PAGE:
Northern Cardinals are one of my favorite birds and they also happen to be one of the most plentiful birds during this time of year in this area. This photograph of “Mrs. Cardinal” was taken at the same spot as the photograph I posted three days ago entitled “Reflecting“.
The bird is a very interesting bird. Unlike many other songbirds in North America, both the male and female cardinals can sing (usually, only a male songbird is capable of singing). In addition, when a female cardinal sings from the nest, it usually means she’s telling the male she needs more food. Speaking of food, during the courtship process, male Northern Cardinals are known to exhibit affection toward females by feeding her beak-to-beak. The tender display of affection is a sight to behold (by the way, this is to engage the female blog subscribers). :)
Do you know where the Cardinal gets its name? They say that the bird is named for the red plumage of the male, which was said to look similar to a Catholic cardinal’s red vestments. Another interesting tidbit, during the spring, you might see a male Northern Cardinal attacking a window. It’s actually attacking his reflection in the glass because he will fiercely defend his breeding territory from intruding males (real or perceived).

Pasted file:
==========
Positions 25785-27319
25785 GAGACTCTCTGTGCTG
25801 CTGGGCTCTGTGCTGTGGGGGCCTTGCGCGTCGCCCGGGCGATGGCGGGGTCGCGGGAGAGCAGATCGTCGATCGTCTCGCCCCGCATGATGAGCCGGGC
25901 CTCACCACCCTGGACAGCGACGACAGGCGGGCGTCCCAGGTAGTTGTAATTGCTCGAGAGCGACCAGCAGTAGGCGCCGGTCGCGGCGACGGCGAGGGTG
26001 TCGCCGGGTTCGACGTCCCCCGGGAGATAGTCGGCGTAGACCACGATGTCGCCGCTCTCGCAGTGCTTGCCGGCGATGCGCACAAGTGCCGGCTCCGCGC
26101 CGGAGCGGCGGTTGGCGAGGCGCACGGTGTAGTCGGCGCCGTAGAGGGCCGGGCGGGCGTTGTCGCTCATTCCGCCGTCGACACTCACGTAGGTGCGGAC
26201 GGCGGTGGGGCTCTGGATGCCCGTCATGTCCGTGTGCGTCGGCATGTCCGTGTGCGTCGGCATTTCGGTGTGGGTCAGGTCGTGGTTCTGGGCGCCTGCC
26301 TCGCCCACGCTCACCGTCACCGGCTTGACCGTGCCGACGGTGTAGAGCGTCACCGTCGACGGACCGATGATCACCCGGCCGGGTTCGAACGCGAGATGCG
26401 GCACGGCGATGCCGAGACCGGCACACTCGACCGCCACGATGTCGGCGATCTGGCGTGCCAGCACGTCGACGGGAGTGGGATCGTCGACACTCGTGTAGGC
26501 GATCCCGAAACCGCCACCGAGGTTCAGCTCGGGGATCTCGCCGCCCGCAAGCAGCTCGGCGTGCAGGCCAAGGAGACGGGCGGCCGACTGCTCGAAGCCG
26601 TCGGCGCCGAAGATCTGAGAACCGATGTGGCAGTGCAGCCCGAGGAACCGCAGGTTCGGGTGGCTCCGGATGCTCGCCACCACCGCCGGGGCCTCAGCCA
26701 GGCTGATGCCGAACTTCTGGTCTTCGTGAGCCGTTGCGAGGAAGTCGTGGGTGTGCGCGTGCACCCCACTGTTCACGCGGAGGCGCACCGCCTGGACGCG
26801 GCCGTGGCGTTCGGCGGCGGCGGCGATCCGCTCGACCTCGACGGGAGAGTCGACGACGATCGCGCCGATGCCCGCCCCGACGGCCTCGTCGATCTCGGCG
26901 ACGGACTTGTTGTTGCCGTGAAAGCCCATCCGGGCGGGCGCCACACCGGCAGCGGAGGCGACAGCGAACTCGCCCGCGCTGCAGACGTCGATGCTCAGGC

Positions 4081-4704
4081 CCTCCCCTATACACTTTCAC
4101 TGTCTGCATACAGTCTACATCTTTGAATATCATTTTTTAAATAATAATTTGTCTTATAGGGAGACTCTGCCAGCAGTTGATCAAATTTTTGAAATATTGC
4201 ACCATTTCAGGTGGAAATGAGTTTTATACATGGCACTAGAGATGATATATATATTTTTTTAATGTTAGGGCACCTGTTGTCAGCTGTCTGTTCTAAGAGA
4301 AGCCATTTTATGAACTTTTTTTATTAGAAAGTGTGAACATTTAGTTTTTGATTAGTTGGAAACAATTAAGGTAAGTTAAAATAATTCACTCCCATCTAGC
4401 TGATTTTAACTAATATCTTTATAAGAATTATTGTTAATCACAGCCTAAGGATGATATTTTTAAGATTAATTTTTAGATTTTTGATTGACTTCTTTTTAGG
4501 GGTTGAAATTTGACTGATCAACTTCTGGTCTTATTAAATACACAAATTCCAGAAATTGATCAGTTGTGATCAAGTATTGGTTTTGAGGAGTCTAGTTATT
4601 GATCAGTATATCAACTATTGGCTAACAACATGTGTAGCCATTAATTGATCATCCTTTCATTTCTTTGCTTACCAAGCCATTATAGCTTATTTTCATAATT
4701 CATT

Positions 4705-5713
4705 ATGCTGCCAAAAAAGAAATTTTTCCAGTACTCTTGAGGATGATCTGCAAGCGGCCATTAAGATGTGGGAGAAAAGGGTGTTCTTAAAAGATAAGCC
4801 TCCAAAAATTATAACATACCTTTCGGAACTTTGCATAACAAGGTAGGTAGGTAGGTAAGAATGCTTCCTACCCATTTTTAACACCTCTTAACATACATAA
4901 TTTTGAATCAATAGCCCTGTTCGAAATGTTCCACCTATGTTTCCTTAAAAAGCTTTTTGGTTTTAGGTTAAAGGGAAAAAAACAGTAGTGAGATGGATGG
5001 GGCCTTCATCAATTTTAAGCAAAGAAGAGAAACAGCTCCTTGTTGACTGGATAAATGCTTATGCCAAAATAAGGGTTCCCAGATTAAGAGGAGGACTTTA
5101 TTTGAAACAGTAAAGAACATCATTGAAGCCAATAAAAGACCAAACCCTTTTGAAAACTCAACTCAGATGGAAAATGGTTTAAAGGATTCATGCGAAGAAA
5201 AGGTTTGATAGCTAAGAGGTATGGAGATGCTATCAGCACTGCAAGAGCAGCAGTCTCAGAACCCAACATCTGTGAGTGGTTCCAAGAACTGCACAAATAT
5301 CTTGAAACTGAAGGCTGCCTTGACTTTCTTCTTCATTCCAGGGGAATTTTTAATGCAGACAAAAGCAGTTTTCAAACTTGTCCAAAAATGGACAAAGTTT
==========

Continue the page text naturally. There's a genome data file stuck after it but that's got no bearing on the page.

This image was taken with my Canon EOS 5D Mark III using my Sigma 150-600mm f/5-6.3 Sports Lens set on 600 mm. The camera was set on Aperture priority mode with the aperture set at f/8, shutter speed at 1/500 and the ISO set at ISO 3200. This was a single image processed in Lightroom.
This image is best when viewed large. Click on the image to enlarge it. Also, you can access the portfolio for this bird by clicking here. Please use the section below to post your comments, questions or suggestions.
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